If you fancy some (ahem) ‘exotic’ entertainment then pass by The Boot pub (every Tuesday, Wednesday and Friday) for the infamous ‘Boot Ballet’. It’s legendary in Whistler, and comes highly recommended by the recently visiting British Snowboard team.
Tel: +1 604 932 3338
Whistler has plenty of good night spots, but Garfunkels is one of the better ones. It’s pretty popular and is regularly packed. It puts on quality music acts including big name DJs from Vancouver, which is a refreshing change for a ski resort. Also check out Buffalo Bills.
Tel: +1 604 932 2323
Tel: +1 604 932 6613
A comfortable and well appointed hotel right on the edge of town. There’s a
decent sized covered swimming pool and hot tub on the ground floor, and the staff are very helpful. It’s a short walk to the ski lifts, and the Crabshack bar/restaurant is right across the driveway.
Tel: +1 800 663 5644
Not everyone’s convinced by chiropractic, but a couple of sessions can really help to realign your body and smooth out any mysterious aches and pains – ideal if you’ve spent all day giving yourself a thorough battering on the mountain. Whistler Chiropractic are very good, though there are plenty of others you can try.
4433 Sundial Place
Tel: +1 604 932 1922
This is possibly the best fun you’ll have in Whistler. Every Thursday, Friday and Saturday night from 5-9pm you can ride under floodlights on the Magic Carpet chair at Blackcomb – an area that includes the park and pipe. The snow gets pretty hard but they look after the pistes so well that this isn’t really a problem.
If you fancy a day off skiing it’s well worth taking a walk up to Lost Lake – this is proper British Columbia mountain scenery at its best. You might be lucky enough to spot a bear (at least at times of year where they’re not all hibernating), so keep your eyes peeled. It’s best early or really late in the season as the paths turn into cross country ski trails for the winter.
The Mongolie Grill is a family owned restaurant specialising in stir-fry food, and it’s perhaps the best Asian cuisine in town. The drinks list is good with a great range of beers and cocktails, and the service is always very good. It’s right in the centre of Whistler Village.
201-4295 Blackcomb Way Telephone: +1 604 938 9416
10 days and nights of major pro ski and snowboard contests, live concerts (on a massive open-air stage in the town centre) and various arts events. The whole thing is free, and past music acts have included Black Eyed Peas, Justin Timberlake and Nickelback. They claim that this is Canada’s largest free outdoor concert series, and this year’s runs from 14th-23rd April.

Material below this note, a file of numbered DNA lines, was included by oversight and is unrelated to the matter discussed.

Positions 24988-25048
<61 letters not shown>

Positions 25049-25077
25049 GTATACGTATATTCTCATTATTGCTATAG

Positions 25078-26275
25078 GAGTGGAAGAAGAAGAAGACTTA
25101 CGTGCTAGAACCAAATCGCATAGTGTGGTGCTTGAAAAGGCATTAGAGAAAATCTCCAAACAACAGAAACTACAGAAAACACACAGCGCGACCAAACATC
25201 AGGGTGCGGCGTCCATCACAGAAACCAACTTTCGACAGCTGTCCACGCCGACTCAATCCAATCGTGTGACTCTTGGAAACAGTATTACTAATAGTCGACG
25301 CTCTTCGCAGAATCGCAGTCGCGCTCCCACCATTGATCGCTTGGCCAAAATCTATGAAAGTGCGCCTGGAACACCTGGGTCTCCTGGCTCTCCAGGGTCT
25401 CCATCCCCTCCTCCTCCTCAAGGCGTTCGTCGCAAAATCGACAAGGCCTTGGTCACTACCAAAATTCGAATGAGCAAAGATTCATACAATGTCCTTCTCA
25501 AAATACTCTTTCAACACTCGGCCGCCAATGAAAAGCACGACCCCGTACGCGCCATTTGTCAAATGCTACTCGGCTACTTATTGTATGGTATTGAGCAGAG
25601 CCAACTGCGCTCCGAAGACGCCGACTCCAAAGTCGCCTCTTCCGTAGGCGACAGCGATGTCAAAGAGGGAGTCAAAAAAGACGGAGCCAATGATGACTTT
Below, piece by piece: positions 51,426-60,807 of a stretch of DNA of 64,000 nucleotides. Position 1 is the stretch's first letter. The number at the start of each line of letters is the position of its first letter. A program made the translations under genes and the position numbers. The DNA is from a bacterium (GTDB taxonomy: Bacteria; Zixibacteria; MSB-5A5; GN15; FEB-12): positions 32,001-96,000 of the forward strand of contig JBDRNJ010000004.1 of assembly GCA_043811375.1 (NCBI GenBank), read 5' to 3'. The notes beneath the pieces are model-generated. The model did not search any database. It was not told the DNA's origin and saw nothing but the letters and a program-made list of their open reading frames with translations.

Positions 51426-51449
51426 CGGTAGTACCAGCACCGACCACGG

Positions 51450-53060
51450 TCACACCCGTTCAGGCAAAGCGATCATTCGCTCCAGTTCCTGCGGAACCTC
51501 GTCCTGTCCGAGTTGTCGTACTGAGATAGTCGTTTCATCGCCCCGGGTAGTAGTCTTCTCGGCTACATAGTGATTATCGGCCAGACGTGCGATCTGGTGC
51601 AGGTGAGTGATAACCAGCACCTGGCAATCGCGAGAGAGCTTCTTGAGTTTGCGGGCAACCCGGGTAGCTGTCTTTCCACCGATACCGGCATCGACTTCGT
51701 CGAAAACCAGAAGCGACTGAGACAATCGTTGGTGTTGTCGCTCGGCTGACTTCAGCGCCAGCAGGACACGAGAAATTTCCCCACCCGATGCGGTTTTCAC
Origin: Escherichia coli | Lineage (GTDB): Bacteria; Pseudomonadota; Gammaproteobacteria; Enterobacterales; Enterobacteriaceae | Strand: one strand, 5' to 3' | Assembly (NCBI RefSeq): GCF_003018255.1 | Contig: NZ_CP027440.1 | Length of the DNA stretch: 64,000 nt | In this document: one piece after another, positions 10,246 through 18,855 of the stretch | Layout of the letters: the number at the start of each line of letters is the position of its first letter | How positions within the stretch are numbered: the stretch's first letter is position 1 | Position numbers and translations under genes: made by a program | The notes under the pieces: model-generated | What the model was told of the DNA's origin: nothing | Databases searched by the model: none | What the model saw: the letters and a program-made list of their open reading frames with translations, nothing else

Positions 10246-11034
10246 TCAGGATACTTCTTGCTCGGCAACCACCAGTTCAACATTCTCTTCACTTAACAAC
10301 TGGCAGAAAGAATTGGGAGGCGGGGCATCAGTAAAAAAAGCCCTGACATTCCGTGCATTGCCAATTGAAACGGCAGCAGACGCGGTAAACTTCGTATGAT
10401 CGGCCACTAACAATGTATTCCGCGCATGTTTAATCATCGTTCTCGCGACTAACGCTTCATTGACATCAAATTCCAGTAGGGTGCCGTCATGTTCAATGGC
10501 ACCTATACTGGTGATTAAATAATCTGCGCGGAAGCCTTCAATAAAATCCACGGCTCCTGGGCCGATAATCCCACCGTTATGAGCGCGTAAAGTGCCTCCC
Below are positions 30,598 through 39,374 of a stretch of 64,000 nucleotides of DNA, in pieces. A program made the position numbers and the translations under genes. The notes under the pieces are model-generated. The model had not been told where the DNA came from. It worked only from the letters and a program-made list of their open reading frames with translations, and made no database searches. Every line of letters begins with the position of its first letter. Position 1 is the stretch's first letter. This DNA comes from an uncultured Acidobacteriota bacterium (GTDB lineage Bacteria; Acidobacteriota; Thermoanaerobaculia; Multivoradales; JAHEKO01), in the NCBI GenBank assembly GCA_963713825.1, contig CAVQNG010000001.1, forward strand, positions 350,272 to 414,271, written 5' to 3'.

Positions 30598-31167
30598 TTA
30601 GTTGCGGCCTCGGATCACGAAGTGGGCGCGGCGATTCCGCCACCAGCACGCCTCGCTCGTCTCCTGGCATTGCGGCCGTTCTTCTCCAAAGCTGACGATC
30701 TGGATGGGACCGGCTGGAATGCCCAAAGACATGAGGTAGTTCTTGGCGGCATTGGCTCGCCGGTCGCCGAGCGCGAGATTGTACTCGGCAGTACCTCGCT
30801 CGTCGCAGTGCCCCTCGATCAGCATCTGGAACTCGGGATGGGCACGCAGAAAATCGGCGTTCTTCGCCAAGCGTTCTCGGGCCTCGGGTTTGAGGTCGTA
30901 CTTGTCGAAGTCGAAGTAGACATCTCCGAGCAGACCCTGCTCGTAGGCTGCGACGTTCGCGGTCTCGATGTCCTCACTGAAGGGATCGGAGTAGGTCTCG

My key snowboarding tip afor Whistler is when it's a powder day, always start on the left of the mountain and move to the right during the day. That's simply because that's where the wind blows it.
In terms of buying kit there, always have a chat with one of the Whistler instructors as they know the best deals in town.
In terms of lessons - I had a guide called Oli Walker who was the business and showed me some excellent runs that I wouldn't have noticed otherwise.
A fantastic restaurant just south of Whistler village. Quite pricey but the seafood and game menu is broad and the results are more than worth it. Caribou is an interesting thing to try, it's like super-charged venison, and the ahi tuna is also pretty spectacular. Booking recommended as it gets full.
2117 Whistler Road; tel: 604 932 5565; www.rimrockwhistler.com
We stayed at Riverside campground last year. It's a little further out from the town centre, though the walk is pleasant if there isn't too much snow. There are also shuttle buses to and fro in the morning and evening. The best bit about it is the privacy: you can park your RV there or do as we did and stay in a dinky log cabin. These are very cosy and provide a little mountain ambience! They also come equipped with cooking facilities, so you are free from the restrictions of a hotel, and can eat cheaply in the evenings (there's a good supermarket in town).